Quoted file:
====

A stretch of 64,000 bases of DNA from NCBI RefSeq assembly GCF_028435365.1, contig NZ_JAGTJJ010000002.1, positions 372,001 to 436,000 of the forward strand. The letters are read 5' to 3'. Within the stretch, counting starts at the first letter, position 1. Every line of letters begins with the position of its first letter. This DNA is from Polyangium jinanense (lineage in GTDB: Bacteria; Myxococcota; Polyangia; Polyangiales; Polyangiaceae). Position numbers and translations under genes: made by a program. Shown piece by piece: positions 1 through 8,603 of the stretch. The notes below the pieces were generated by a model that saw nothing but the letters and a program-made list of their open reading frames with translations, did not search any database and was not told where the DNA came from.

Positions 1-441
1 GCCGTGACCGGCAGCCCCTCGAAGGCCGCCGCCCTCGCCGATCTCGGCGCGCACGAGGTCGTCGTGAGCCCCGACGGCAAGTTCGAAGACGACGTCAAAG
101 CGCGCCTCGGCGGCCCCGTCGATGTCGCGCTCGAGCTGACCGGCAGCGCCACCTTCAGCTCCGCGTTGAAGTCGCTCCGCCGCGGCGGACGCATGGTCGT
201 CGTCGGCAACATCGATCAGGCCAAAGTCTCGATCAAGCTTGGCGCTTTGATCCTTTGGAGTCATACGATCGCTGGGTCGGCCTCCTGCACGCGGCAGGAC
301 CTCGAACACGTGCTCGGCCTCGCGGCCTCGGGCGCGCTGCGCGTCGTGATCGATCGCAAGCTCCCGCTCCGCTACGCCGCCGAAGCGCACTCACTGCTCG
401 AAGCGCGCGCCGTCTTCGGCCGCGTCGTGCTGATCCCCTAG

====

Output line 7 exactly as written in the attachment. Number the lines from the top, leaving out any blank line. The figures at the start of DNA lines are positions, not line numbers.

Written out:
401 AAGCGCGCGCCGTCTTCGGCCGCGTCGTGCTGATCCCCTAG